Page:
“Splendid. . . . This is history on a vast scale written on an intimate level, and it is immensely rewarding. . . . [Carter’s] portraits of the men are razor-sharp. She places each monarch in his unique context, providing a tapestry of the age and the maneuvering that led to the outbreak of war. . . . The reader is swept up in the pageantry, pathos and glory of an era that makes our own seem remorselessly venial and vulgar.”
—Minneapolis Star Tribune
“Engrossing and important. . . . While keeping her focus on the three cousins and their extended families, [Carter] skillfully interweaves and summarizes all important elements of how the war came about. . . . An original book, highly recommended.”
—The Dallas Morning News
“A fascinating biographical saga. . . . The personal, hidden history of King George V, Tsar Nicholas II and Kaiser Wilhelm II’s relationship [is] incomparable, haunting and unforgettable.”
“The parallel, interrelated lives of Kaiser Wilhelm II, George V, and Nicholas II are . . . a prism though which to tell the march to the first World War, the creation of the modern industrial world and the follies of hereditary courts and the eccentricities of their royal trans-European cousinhood. . . . An entertaining and accessible study of power and personality.”
—Simon Sebag Montefiore, Financial Times
“Some wars are inevitable. Others, such as World War I, could have been avoided. . . . Relying on apt quotations and instructive anecdotes, Carter, in this always readable history, persuasively relates [the royal cousins’] role in beginning a war that was supposed to end all wars.”
—Richmond Times Dispatch
“Entertaining and well-researched, with acute pen portraits of the major players.”
—The Wall Street Journal
“I couldn’t put this book down. The whole thing really lives and breathes—and it’s very funny. That these three absurd men could ever have held the fate of Europe in their hands is a fact as hilarious as it is terrifying.”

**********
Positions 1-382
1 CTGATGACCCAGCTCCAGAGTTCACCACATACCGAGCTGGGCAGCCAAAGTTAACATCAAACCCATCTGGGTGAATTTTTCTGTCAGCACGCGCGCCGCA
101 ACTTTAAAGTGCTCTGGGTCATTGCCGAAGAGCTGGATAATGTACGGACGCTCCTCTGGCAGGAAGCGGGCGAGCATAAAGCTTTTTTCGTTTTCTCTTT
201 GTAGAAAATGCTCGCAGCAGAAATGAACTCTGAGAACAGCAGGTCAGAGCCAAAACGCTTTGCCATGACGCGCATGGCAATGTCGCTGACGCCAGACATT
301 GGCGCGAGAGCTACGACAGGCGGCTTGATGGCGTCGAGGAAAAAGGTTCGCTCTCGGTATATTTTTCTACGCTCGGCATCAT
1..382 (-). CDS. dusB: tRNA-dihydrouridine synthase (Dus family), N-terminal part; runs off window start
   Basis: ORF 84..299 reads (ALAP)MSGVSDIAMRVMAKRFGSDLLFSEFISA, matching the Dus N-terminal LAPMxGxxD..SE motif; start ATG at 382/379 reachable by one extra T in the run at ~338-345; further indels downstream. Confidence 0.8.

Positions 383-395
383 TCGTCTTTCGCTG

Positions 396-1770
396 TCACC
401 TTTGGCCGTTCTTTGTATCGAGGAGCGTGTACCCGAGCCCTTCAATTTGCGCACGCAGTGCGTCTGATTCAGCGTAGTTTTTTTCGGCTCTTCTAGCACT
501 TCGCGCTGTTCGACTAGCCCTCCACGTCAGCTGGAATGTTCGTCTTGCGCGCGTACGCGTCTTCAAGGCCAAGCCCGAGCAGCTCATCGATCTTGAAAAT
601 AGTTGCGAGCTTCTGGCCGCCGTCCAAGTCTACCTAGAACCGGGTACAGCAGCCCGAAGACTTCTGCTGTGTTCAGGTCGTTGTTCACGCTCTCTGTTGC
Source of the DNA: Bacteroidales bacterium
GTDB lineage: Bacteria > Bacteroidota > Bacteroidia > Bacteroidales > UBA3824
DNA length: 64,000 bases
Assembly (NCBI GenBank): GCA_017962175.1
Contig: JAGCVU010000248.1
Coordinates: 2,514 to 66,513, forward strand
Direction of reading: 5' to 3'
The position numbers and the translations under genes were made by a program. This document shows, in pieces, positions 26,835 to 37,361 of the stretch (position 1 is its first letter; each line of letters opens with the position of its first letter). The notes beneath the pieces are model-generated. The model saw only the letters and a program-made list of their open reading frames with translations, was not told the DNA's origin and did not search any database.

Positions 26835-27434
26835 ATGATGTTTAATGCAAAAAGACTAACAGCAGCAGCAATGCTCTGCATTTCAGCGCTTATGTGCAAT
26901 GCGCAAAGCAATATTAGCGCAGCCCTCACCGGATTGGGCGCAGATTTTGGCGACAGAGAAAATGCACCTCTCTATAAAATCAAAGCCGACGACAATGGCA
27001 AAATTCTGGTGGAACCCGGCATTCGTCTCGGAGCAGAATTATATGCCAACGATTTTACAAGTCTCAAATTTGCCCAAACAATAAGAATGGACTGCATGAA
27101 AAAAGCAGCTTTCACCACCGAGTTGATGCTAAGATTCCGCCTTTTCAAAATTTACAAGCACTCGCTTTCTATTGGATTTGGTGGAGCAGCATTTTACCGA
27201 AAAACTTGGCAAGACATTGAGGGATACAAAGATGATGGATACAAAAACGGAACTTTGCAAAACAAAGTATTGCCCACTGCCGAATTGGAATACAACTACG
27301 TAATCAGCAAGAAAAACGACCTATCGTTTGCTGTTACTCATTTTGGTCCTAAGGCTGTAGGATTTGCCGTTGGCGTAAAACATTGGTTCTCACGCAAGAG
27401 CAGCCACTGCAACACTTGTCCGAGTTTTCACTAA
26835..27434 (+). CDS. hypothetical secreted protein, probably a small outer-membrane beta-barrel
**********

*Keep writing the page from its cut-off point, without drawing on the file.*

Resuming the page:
“History at its most entertaining, full of scathing and often witty descriptions of the follies and tragedies of royalty, and the way in which the three royal cousins’ lives, despite the deep social divide between the royals and ordinary people, became intertwined with the changes and the dangers confronting the major European powers in the early years of the 20th century. It is a splendid picture, splendidly narrated.”
—Michael Korda, The Daily Beast
“Fresh and enjoyable. . . . Carter’s thoughtful reintroduction of the vividly human to late 19th-century international politics is timely and welcome.”
—The Guardian (London)
“Carter deftly interpolates history with psychobiography to provide a damning indictment of monarchy in all its forms.”
—Will Self, New Statesman
“An attractively written, extensively illustrated work.”
—The Washington Times
“Masterfully crafted. . . . Carter has presented one of the most cohesive explorations of the dying days of European royalty and the coming of political modernity. . . . [She] has delivered another gem.”
“An irresistibly entertaining and illuminating chronicle. . . . Readers with fond memories of Robert Massie and Barbara Tuchman can expect similar pleasures in this witty, shrewd examination of the twilight of the great European monarchies.”
“Carter draws masterful portraits of her subjects and tells the complicated story of Europe’s failing international relations well. . . . A highly readable and well-documented account.”
Britain, Russia, and Germany's rulers were first cousins with personal and political ties. Carter shows how these old-world rulers operated blind to the new century's realities. (LJ 3/15/10)
Read an Excerpt
Ten Surprising Facts from GEORGE, WILHELM AND NICHOLAS
by Miranda Carter
1. King George V of Great Britain was first cousin through his mother to Tsar Nicholas II, the last Tsar of Russia, and first cousin through his father to Kaiser Wilhelm II, the last Kaiser of Germany. In fact, by the
time he was 31 his grandmother Queen Victoria had ensured that he was related by blood or marriage to every royal family in Europe.
2. The British admired Queen Victoria, but the rest of Europe was less keen. In the 1880s a member of the Imperial German court described her as 'an undersized creature, almost as broad as she was long who